North Raleigh never ceases to amaze me. I’ve written about the North Raleigh Arts and Creative Theatre before. It’s tucked into a shopping center, hidden near a gas station and amongst your usualnormal strip mall fare. But it is far from ordinary, as I discovered when I recently opened my inbox. I found this:
“RALEIGH, N.C. — The North Raleigh Arts and Creative Theatre (NRACT) will present the Raleigh premiere of the musical [title of show] for four performances, June 22-23 and 29-30."
I assumed it was a mistake. I sent out an e-mail asking the sender what exactly the “title of show” was. After a bit of time, I got a response. THAT was the title.
[title of show] follows two friends as they make a musical ... about making a musical.
And what’s weirder still is that the original production on Broadway was written by two friends who were trying to make a musical about two friends making a musical about making a musical. The friends, in collaboration with two of their friends, were the stars of the show and kept their same names. So now, when a local group does the production, they have to embody the characters of the real-life people who made the musical. It’s all a bit confusing, I know. I’ll let Jess Barbour, the producer and one of the actresses in the production, explain.
“You know you’re not going to tell it the exact same way that the four people who wrote it did,” she said. Rather, the actors have to find a way to make the characters uniquely theirs, even though they are based on real people.
Director David Henderson agrees.
“Any time you come after those people, it’s ‘finding your own voice,’ if you will, in that piece,” he said.
The decision to have this particular show kick off the summer series at the NRACT was one that reflects the creation of [title of show] itself: friends being creative with friends.
“That came out of me sitting around with several of my actor and musician friends saying how we really wanted to do a show together again because we had so much fun doing a previous show,” Barbour said.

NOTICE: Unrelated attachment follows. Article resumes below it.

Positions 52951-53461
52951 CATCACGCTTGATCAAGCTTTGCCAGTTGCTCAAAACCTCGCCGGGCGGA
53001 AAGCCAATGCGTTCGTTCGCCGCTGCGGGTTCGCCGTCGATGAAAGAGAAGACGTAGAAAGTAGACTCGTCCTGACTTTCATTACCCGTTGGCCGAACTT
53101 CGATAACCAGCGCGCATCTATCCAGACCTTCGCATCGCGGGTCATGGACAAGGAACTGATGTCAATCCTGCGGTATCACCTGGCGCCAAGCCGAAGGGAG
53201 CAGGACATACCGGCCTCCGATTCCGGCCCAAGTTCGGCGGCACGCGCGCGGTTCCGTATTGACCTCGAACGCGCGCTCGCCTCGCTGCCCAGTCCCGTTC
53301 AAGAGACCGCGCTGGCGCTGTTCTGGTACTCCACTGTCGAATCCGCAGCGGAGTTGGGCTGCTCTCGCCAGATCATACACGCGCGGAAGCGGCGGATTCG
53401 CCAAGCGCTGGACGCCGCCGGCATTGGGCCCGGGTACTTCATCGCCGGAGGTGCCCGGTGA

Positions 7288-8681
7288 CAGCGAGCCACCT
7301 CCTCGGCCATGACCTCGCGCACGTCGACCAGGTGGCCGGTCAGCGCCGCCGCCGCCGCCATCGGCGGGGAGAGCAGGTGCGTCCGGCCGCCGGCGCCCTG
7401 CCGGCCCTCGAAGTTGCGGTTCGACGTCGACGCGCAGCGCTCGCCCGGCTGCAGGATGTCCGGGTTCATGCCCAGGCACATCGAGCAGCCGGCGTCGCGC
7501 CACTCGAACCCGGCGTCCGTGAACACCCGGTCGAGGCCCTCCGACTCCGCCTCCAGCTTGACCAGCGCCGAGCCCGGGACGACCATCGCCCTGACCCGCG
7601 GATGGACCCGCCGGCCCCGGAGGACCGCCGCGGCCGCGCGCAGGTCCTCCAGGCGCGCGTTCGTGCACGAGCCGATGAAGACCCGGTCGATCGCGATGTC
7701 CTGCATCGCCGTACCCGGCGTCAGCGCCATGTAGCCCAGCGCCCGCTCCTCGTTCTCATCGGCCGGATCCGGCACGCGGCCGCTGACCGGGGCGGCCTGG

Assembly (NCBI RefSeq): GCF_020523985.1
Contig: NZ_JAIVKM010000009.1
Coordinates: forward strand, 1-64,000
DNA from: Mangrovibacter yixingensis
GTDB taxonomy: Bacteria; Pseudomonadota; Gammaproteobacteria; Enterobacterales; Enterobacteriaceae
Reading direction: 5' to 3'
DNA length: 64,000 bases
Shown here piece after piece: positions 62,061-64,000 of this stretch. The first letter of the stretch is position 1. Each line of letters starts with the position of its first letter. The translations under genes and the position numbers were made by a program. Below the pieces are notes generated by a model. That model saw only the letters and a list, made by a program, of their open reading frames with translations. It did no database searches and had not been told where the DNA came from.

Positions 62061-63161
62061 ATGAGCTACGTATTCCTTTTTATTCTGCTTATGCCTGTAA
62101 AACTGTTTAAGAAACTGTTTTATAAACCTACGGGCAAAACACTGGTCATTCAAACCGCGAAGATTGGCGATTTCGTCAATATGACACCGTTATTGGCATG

Barbour is a rarity in these parts: an actress born and raised in the area. She went to Elon and majored in theater before striking out for the thespian meccas of New York and California. She had modest ambitions.
“I just always wanted to work,” she said. “It wasn’t about being famous or about doing something huge. It was about calling myself a working actor.”
She eventually learned that if she wanted a lot of work, the Raleigh area was the place to be. So she returned. Here she gets to be in great productions like [title of show] while subsidizing her passion with local gigs such as going into schools to teach children about bullying.
In her time in the theater, she’s learned that acting is so much more than pretending to be other people. And it can be an empowering tool for young people.
“It’s not just about performing, but about being able to stand up in front of your class and giving a presentation and not being uncomfortable,” she said.
As for Henderson, this is his directing debut at NRACT. Perhaps an odd start given how minimalist this production is: just four chairs and a keyboard. That puts a lot of pressure on the actors, he said.
“How you relate to those chairs physically ... says a lot about who you are in the play,” he said.
So far, he loves the crowd he’s worked with.
“Everybody’s been great. Everybody’s been very welcoming and kind. It’s such a neat space,” he said.
And it is. The shopping center has character, as Henderson illustrated.
“You’ve got a great taco place next door. A coffee shop, a sushi restaurant,” he said. “Why would I ever leave?”
Sadly, by the time you read this, the show is most likely over. But that shouldn’t stop you from checking out all the great offerings the NRACT will be bringing to you this summer.
And if you find yourself wondering about the title of the show, go to NRACT.ORG. It’ll save you some confusion.
Alex Granados writes about people, places and traditions in North Raleigh and beyond. Contact him at email@example.com.